「存在論的転換」という言葉が、昨今日本でも多くの人類学者の口に上るようになってきました。しかしながら、この言葉が何をさしているのかは必ずしも明白ではありません。たとえば、科学技術を研究する人類学者たちは、自然についての科学的事実が科学の実践を通して立ち現れるというSTSの議論に依拠して、知識についての人類学的研究をモノの自然的/技術的構成も含んだものに拡張することを主張してきました。一方、Viveiros de Castroらの影響を受けた人々は、存在論を世界認識のあり方の根源的な他者性をとらえる方法として主張しています。さらに、こうした議論は、Roy WagnerからMarilyn Strathernに至る民族誌的な実践のイノベーションと絡み合ってきました。そのため、現在、存在論をめぐる議論はある種の混乱状態にあるように思われます。今回の研究会では、存在論をめぐってデンマーク人類学会で戦わされた論争のコメンタリーとして、Christopher Gad, Casper Jensen, Brit Ross Winthereikが共著した論文を取り上げます。この論文で著者たちは、STSと人類学の異同に注目しながら、存在論をめぐる議論の状況の整理を試みています。当日は、著者の一人であるCasper Jensenさんとともにこの問題を考えたいと思います。なお、当日はテキストを読んでくることを参加の条件とさせていただきます。


Christopher Gad, Casper Bruun Jensen & Brit Ross Winthereik (manuscript) “Practical Ontology: Worlds in STS and Anthropology” (English translation of the original Danish text appeared in “Tidsskriftet Antropologi” in 2012).

4th workshop

4th Ethnographies of Science & Technology Workshop

Ontologies and Transubstantialist Ontology

Aurélie Névot
(CNRS, French National Centre for Scientific Research)

問い合わせ先:森田敦郎 morita@hus.osaka-u.ac.jp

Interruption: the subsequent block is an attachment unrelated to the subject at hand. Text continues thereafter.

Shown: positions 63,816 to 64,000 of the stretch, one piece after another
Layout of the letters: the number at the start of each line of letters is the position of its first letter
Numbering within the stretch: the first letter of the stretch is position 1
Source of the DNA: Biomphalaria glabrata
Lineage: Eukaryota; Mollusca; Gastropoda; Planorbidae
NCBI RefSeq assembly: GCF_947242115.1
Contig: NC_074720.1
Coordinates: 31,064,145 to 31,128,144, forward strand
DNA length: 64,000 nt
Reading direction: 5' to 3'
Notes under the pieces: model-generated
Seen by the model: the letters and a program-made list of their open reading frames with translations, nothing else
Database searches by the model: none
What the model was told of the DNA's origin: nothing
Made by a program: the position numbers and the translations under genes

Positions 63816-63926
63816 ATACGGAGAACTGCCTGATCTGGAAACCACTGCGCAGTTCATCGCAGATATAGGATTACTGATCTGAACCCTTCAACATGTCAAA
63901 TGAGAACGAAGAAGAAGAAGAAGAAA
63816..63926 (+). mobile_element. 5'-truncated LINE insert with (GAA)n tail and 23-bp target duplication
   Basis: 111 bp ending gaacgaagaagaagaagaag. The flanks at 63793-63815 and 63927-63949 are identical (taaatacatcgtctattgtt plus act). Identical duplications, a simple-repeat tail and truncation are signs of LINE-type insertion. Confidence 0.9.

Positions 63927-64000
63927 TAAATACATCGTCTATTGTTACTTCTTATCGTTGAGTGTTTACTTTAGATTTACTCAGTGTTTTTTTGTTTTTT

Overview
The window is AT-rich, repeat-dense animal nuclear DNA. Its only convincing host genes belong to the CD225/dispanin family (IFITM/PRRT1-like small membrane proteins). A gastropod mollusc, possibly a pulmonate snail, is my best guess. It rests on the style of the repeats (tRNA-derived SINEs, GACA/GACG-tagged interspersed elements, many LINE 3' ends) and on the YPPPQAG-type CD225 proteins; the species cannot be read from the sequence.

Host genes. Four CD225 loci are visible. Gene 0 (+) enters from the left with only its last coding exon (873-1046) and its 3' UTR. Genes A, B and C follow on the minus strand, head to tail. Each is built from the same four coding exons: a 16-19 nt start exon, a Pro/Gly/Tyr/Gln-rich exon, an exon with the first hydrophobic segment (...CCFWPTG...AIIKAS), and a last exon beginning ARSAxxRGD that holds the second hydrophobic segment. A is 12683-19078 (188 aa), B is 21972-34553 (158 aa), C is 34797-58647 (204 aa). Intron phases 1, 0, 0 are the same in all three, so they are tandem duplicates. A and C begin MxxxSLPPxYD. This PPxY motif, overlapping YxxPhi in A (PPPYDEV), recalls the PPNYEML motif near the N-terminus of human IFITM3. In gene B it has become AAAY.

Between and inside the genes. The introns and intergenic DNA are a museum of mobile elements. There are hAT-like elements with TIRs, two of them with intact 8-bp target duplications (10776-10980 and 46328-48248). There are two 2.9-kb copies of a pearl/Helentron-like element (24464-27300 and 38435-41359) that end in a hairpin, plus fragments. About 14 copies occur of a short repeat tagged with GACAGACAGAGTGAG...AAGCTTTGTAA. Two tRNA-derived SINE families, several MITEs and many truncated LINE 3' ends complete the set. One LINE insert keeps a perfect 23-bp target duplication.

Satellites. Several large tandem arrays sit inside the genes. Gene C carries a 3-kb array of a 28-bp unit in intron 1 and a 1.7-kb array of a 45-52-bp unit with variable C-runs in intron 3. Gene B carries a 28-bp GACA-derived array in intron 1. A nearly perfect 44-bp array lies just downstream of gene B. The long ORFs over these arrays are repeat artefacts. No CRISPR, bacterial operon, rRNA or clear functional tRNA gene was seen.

The new millennium has so far marked an “ontological turning point” in anthropology. “Anthropology of Culture must be coupled with Anthropology of Nature” writes the French anthropologist Philippe Descola in Par-delà nature et culture, in his plan to rethink the Culture-Nature relationship by undertaking a “monistic anthropology” which would put an end to the traditional opposition between Nature and Culture and would then split with its institutional heritage, with its “constitutive dualism”. Another French anthropologist, Albert Piette, has recently criticized the relationist and culturalist “epistemological climate”, and in doing so, descolian anthropology. He foresees a method he calls “phenomenography” or else “ontography” in order to “break free of the socio-cultural focus to observe people, one by one, in their living continuity”. Thus, he proposes to develop an “ontic” perspective. It consists in studying the “existing”, in questioning how those beings are, how they exist in but also beyond their relationship with humans. In this sense, ontic methodology is anti-structuralist, anti-fonctionalist, anti-sociological, and anti-relationist. If P. Descola is a “relationist”, A. Piette could be seen as an existentialist. As for the Brazilian anthropologist Eduardo Viveiros de Castro, who argues that relationship is the “master notion” of anthropology, he advocates the study of the indigenous point of view, ardently criticizing the concept of “agency” and other notions referring to substantiality.In such an epistemological context, what could be said if “relationship” serves as a basis for representations of the world? If, more to the point, exchange is considered as an endogenous flagship concept, if the elements observed in the structure do not serve as markers for anthropological conceptualization, but if it is what links the elements involved in the local discourse that have to be conceptualized? What can one say if in-structure prevails over structure? If the relationship – the link associated with matter, substance – is the bedrock of the belief system? These questions emerge from studying ethnographic material from a Chinese minority, because the rituality of their shamans called “Masters of Psalmody”, bimo, does not fit de facto into the “relationist” theory. In their apprehension of the world, more than the ritual structure, it is indeed the movement/the shifting between bodies inside the ritual structure that prevails. We will try to defend this idea in order to draft a new ontological approach: “transubstantialist ontology”.